Aditi Adhikari, a Machine Learning Engineer at the Point of Interest Team at Apple Maps, was not always passionate about computer science. She wanted to pursue dentistry and had chosen the biology stream in plus two. However, it turned out she did not enjoy studying Biology as much as she had thought she would. Regardless, she joined dentistry entrance preparation classes thinking that she would gradually grow into it. Midway into it, she realized that she enjoyed mathematical analysis more than she did biology. She felt that engineering would align better with her interest rather than dentistry.
Getting admission to an engineering college with a biology background and without Mathematics in plus two is difficult. On top of that, Adhikari was confused about which faculty to choose. Juggling through all the doubts and confusion, she eventually joined Computer Engineering at Nepal Engineering College in 2008.
“I did not pick Computer Engineering because it was my first choice. I made my decision via elimination; I kept eliminating all the possibilities that I had no interest in. But now, I feel that my decision to pick Computer Engineering was one of the best decisions I have made! For a lot of us, a common strategy in life is to find what one likes. However, what worked for me was finding and then eliminating what I do not like.”
She would have never guessed that she would enjoy studying computing, let alone coding! After joining Engineering, she realized that there were few women in her class, and it was the same in any other engineering department. At home, she was the youngest of three daughters and had never faced any gender discrimination. The world of gender stereotypes and biases was foreign to her. Although she had heard countless stories of girls being looked down upon, her college experiences made her realize that there need to be more female role models to whom both boys and girls can look up.
“When there are hardly any women in successful tech positions whom they can relate to, it is only natural that girls resort to other career choices. We need to build an environment where girls are empowered and feel that they can make it big in tech. Although it might take time, we must strive for a world with more female tech leaders.”
After graduating from Nepal Engineering College in 2012, Adhikari immediately moved to Singapore, where her elder sister lived at the time. But her sister soon moved to the US for grad school, and she was alone in a foreign country with no job. After applying to multiple positions, she accepted an offer from Advanced Digital Science Center as a Software Engineer.
Adhikari faced few challenges in the initial days at work. She realized that the education she acquired in Nepal was not practical enough. She had to do a lot of self-learning. During the first month of her new job, she was hesitant to ask about the things she was confused about because of the fear of being perceived as incompetent. “Initially, I used to shy away from asking questions. I realized over time that shying away from asking questions, however trivial hinders professional growth. When one is a new employee, sometimes he/she is missing context on some problems and will never figure out problems efficiently on their own. Asking the right questions and seeking help can expedite the process of solving problems, enhances learning, and develops teamwork and collaborative skills.”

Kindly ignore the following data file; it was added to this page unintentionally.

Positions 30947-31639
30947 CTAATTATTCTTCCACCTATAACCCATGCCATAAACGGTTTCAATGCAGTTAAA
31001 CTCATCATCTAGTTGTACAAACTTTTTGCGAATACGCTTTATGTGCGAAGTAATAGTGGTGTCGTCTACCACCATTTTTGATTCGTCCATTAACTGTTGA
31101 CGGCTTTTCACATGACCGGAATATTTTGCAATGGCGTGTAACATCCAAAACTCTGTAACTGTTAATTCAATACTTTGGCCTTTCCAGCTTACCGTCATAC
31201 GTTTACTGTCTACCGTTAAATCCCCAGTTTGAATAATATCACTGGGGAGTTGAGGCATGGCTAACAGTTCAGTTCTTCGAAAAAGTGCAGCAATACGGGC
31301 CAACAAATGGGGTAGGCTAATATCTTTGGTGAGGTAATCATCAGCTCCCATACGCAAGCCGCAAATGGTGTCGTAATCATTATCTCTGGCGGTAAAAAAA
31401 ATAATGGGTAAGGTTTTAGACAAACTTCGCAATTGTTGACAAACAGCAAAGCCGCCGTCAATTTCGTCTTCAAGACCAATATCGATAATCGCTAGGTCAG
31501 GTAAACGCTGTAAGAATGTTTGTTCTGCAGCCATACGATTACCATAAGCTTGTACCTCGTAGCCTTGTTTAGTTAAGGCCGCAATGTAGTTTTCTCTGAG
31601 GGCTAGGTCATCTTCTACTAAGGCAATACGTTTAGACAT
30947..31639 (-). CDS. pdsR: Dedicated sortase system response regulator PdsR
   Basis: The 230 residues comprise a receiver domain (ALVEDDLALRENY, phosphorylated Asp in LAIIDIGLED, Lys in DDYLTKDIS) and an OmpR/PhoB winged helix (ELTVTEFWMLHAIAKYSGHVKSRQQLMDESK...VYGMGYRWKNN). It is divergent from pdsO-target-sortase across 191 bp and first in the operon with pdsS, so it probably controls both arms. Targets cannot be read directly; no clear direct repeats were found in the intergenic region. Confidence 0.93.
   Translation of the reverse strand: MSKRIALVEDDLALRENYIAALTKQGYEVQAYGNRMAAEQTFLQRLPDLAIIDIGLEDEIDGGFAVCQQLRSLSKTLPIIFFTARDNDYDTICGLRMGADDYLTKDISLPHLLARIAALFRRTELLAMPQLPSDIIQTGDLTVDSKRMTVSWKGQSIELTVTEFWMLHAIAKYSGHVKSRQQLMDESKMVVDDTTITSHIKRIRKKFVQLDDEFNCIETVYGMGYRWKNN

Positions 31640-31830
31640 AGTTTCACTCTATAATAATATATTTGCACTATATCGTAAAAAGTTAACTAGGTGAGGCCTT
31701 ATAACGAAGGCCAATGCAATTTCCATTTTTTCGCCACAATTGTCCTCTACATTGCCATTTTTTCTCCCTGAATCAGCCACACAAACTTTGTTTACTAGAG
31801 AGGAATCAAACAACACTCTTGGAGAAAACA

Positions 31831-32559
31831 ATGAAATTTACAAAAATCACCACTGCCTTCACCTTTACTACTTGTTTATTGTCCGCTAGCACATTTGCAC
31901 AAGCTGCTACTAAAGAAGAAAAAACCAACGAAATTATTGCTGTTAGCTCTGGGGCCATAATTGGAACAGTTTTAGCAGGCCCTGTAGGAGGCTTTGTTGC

Working at a research center gave Adhikari the opportunity to work on front-end, back-end architecture, NLP problems and build Machine learning models. This experience gave her an exposure to work on different projects and guided her decision to pursue a career in data science and Machine learning. After working for two and a half years in Singapore, Adhikari moved to the US to get a Master’s degree in Computer Science from the University of Illinois Urbana-Champaign. She also earned an assistantship from the school that helped her fund her graduate studies. She recalls that going back to school after being in corporate was challenging for the first couple of months. However, she shortly blended in. She noticed how different the education system was from Nepal. She worked hard at school and was proactive at finding opportunities outside of school. She got an internship at Apple over the summer and got offered a full-time job a year before graduation.
While doing her Masters, she realized that US tech companies champion diversity and inclusion issues. They provide workshops on identifying and dealing with concepts like conscious and unconscious biases in their workplace.
“Although I have been fortunate not to have experienced any gender discrimination in my professional life, I have attended a lot of conferences where I hear women sharing their experiences of discrimination that they face in their workplace. I think if you face any form of discrimination, it is important to raise your concern directly to the person or anyone you feel comfortable with.”
Adhikari has been working in Apple for around three and a half years now, and she says every day has been a learning experience. She hopes to achieve much more in the future. She strives to help other women in tech find the support they need to find their way. She looks forward to the day when girls will have more than enough role models in technology.
“I urge young girls to look for mentors. Relationships and connections are important. Do not worry if you haven’t discovered your passion. Go ahead, take some risk and try different things; eventually, you will figure out your calling!”
This story was written by Ila Adhikari, the Story Series Manager of Nepali Women in Computing.